Delegate. Do. Delete. or Designate = Done. I like a zero inbox at work and at home. I’ll continue this.


I don’t have a TV, but I still watch a lot online. This season I’m trying to stick to Mad Men and How I Met Your Mother.

What about you? Have you tried to minimize your time online?

Twitter: An engagement tool, not a fundraiser ticket-seller

I’ve had multiple conversations with friends and former colleagues about Twitter recently, particularly it’s use in promoting special events. (Who hasn’t? To be honest, the number of blogs and articles about Twitter could make a person twvomit. So now I’m adding to the gag reflex. Alas.)

Most of my responses follow along the lines of a phrase I hear over and over again on Twitter from people like @rootwork. Twitter is a tool, not a strategy. Twitter-less doesn’t necessarily equal boat-missing.

Should we use Twitter to help sell tickets to our upcoming fundraising event?
What’s your online relationship with supporters? If you communicate with donors, volunteers and other supporters through good old Canada Post, Twitter is probably not the next logical step to communicate with them and get them to buy tickets.

But we want to connect with new supporters too. What about Twitter for that?
Are possible new supporters on Twitter?
If you want them to come to your event, or if your cause is a local one, you’re likely looking for geographically-close people. Geographically-close Twitter users. If you’re trying to raise money to build a knitting museum in small town Salmon Arm, BC … sorry, my Grandma’s not on Twitter. (Actually, my Grandma probably wouldn’t come to your event anyway.) However, your target demographic might be a nice fit with Twitter users (Gen X and Y communicators, on average).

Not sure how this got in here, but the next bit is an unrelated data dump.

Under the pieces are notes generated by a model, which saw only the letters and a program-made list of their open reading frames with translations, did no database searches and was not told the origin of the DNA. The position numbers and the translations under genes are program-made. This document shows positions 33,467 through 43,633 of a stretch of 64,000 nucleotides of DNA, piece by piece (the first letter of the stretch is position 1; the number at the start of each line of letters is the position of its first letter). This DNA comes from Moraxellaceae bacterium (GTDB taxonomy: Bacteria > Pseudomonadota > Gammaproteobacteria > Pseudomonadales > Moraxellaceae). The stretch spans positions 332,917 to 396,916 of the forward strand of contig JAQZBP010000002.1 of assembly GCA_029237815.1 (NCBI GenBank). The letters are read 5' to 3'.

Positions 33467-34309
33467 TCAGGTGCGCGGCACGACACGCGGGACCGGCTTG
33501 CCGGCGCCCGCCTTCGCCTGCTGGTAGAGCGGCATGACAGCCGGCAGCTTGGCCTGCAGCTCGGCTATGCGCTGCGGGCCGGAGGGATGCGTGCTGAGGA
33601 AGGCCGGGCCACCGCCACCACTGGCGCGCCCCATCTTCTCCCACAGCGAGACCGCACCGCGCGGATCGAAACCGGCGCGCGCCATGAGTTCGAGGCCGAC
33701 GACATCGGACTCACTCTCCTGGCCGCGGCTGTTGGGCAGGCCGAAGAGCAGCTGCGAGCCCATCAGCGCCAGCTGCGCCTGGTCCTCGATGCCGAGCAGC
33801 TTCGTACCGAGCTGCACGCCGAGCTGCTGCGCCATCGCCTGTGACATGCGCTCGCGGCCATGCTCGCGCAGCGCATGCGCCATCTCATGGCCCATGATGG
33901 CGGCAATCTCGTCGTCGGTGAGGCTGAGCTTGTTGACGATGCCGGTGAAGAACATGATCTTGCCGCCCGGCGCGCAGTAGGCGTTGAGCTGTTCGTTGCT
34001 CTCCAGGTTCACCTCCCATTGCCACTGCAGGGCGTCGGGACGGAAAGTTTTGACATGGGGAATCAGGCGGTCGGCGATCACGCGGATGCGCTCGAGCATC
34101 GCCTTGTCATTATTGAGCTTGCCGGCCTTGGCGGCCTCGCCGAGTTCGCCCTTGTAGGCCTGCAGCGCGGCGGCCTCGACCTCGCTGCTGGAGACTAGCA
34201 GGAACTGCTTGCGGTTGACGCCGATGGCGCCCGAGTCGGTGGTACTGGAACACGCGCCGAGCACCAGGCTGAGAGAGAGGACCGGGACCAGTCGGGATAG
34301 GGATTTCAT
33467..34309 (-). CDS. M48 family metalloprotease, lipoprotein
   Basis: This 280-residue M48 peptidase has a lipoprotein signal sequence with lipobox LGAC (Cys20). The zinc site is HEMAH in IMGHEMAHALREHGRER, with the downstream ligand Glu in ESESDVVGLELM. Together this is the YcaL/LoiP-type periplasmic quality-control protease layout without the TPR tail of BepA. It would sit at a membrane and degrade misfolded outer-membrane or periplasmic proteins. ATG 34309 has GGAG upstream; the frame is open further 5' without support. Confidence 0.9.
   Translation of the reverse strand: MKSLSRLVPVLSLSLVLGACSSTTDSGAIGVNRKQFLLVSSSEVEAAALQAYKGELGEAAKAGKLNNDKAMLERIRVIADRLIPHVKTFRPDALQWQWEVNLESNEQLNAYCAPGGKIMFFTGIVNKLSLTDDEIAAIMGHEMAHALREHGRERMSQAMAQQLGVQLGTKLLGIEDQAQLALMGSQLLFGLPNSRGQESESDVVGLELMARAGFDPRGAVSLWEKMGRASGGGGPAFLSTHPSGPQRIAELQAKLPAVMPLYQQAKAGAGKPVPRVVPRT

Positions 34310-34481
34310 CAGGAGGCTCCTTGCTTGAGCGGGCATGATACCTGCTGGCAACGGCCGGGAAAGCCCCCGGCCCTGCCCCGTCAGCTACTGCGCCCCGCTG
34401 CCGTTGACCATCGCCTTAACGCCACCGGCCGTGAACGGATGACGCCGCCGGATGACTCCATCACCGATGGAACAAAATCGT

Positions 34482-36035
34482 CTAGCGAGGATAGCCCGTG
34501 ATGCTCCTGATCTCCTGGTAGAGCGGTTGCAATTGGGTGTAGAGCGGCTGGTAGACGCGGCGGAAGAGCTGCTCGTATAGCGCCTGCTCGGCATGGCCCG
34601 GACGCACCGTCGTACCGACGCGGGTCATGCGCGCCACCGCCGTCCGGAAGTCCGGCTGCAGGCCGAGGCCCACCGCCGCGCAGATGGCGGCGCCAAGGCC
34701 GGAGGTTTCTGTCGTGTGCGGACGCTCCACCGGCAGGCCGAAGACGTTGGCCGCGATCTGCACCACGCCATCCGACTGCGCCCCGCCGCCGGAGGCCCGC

So how do I reach out to these possible new supporters?
Engage them. Add value. If your Vancouver-based environmental organization is having a fundraising event at which young local “green” entrepreneurs are being recognized, you’ll need to build a Twitter following that includes people that are into this sort of thing. To do this, you’ll need to tweet about things and be a part of the conversation related to corporate social responsibility, environmental issues, entrepreneurism, etc.

I need specific examples. Vague phrases like “adding value” and “engagement” are annoying.

  • Tweet about interesting articles you have read (eg More demand than supply for green graduates – Vancouver Sun
  • Support others doing similar good work by tweeting about them (eg Vancouver entrepreneur wants to “green-up fleet vehicles”
  • Find people on Twitter that are already tweeting about this stuff, follow them, and hope they reciprocate (eg do a Twitter search of “environment vancouver” or “green vancouver“)

Alright, I think I’m ready. Giddy up!
Whoa. Keep in mind that Twitter takes time and effort. Do you have someone at your organization that has room in their workload for this? Many people and organizations that sign up for Twitter are excited at first (like Oprah and her followers) but soon tire of it and quit. Your reasons for using Twitter should go beyond just selling tickets.

For more ideas: